International Business Times
By Ludovica Iaccino March 31, 2014
A leading Italian cleric says the Vatican’s decision to exempt bishops from being required to report cases of suspected child sex abuse is partly to protect victims.
Angelo Bagnasco, head of the Italian Bishops’ Conference and once considered as a future pope, told reporters that although the Vatican requires national laws to be respected, the decision to adopt the policy has been taken in part to protect victims who may not want to press charges.
“What is important is to respect the will of the victims and their relatives, who may not want to report the abuse, for personal reasons,” he said. “We need to be careful that we, in the clergy, do not undermine the right to privacy, discretion and confidentiality, and the right of the victims to not be ‘exposed’ in the public square.”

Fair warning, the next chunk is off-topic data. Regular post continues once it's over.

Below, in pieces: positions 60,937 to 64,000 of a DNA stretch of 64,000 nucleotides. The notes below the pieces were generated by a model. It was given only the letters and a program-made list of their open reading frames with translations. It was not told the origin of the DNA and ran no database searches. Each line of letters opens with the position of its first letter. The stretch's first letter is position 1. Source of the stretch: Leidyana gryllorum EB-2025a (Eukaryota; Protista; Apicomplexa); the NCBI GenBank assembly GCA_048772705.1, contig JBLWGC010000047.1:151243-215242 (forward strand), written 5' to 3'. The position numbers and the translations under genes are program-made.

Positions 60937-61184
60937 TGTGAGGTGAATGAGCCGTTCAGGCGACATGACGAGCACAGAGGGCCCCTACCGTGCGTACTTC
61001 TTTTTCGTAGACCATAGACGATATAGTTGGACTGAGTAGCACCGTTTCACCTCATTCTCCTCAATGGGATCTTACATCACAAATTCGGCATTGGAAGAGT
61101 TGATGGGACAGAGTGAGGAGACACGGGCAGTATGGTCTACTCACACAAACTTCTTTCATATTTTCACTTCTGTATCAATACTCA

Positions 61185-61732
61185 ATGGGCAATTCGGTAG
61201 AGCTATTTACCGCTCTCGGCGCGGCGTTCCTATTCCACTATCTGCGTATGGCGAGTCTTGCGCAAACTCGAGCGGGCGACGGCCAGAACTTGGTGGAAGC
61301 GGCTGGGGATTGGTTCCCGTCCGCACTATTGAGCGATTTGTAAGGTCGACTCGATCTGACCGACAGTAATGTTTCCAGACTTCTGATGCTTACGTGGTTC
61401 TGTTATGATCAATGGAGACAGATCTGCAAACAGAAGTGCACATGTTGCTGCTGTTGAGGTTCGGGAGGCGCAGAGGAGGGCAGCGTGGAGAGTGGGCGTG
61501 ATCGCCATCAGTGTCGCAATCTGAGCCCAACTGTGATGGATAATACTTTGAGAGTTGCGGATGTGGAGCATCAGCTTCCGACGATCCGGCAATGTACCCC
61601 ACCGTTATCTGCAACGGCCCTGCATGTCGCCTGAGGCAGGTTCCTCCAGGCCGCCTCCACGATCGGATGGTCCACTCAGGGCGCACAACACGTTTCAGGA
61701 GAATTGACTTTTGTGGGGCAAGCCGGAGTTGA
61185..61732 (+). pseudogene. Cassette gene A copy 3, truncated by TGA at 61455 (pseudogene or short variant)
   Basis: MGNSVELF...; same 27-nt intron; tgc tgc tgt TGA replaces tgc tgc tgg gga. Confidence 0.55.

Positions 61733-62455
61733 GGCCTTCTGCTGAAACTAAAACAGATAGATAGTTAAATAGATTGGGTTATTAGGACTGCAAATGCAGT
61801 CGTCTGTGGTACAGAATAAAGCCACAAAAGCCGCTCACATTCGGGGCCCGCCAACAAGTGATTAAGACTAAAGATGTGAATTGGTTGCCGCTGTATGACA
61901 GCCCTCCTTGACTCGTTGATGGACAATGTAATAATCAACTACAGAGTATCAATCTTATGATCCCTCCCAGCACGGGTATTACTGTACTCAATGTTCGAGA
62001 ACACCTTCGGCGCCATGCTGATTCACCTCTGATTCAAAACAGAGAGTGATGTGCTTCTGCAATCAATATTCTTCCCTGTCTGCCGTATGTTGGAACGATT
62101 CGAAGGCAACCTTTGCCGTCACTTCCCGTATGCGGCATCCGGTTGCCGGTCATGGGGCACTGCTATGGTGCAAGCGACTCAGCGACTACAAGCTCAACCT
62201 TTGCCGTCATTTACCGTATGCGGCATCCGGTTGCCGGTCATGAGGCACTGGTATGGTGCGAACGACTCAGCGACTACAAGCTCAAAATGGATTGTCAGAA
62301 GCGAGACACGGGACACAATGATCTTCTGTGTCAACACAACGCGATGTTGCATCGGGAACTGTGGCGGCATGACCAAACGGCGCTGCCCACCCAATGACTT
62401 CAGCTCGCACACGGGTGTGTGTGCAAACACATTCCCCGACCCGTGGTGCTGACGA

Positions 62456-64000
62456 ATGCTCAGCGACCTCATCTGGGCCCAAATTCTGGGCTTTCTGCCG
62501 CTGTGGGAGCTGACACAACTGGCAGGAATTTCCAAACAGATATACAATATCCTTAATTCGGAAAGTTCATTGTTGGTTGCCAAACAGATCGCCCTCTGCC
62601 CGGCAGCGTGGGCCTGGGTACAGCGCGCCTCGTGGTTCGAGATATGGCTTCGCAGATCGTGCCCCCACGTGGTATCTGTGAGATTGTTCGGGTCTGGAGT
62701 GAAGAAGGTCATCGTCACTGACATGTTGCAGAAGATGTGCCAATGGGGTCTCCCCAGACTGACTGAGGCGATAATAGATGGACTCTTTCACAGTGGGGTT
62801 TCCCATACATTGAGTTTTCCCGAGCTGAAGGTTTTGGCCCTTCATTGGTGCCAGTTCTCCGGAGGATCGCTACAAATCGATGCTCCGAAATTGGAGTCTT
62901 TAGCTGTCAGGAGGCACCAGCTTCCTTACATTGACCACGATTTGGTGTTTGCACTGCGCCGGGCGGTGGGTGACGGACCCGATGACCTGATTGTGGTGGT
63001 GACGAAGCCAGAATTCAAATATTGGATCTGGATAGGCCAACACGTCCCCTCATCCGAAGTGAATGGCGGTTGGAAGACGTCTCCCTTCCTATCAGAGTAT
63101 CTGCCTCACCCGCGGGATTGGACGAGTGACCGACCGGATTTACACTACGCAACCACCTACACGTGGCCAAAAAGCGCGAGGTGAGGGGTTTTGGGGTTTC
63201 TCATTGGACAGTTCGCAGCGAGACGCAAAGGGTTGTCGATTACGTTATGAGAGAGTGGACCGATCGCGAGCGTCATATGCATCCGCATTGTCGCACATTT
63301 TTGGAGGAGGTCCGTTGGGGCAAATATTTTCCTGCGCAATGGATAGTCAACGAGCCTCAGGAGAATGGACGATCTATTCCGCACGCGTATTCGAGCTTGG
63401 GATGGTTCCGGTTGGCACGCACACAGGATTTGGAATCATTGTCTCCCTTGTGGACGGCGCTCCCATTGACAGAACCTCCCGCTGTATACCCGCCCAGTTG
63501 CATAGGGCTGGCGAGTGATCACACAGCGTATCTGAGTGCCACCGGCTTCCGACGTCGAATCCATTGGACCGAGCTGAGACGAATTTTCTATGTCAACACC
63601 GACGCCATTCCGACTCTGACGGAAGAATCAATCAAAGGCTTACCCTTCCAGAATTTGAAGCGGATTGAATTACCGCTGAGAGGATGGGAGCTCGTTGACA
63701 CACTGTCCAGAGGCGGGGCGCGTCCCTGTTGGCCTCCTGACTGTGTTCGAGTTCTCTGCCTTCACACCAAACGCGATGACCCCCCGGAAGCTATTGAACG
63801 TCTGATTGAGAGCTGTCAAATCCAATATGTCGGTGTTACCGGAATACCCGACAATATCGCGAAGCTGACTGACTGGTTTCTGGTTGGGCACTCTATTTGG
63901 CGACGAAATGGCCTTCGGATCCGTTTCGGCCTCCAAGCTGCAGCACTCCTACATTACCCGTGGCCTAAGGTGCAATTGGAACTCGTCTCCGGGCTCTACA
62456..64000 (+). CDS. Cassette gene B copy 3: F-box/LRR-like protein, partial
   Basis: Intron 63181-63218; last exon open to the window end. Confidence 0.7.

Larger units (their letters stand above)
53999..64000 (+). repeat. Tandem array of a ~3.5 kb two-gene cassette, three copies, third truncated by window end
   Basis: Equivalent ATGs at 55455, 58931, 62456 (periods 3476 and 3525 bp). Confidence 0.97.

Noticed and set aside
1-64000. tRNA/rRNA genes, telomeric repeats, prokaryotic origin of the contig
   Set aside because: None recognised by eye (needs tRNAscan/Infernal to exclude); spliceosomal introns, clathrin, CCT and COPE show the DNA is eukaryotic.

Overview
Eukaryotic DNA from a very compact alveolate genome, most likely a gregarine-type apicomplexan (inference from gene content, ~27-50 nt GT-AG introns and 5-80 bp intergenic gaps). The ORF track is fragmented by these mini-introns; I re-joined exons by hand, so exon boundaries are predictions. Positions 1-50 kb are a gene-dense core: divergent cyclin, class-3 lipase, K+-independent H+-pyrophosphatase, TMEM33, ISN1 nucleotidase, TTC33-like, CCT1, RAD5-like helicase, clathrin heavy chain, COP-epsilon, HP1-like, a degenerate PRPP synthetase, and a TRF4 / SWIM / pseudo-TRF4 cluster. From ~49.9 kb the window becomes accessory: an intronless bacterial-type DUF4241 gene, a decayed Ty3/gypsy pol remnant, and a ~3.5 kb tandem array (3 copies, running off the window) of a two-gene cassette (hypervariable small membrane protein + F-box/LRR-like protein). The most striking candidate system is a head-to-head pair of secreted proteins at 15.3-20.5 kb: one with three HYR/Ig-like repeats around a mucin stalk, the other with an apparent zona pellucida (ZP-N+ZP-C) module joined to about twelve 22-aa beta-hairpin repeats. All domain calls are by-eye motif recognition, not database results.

According to the new guidelines, clergy are under no obligation to inform the authorities about suspected abuse but have a “moral duty” to act to protect the vulnerable and “contribute to the common good”.
The new policy has sparked fury among victim support groups, which condemned the “stunning, depressing and irresponsible contradiction between what Vatican officials say about abuse, and do about abuse,” AFP reported.
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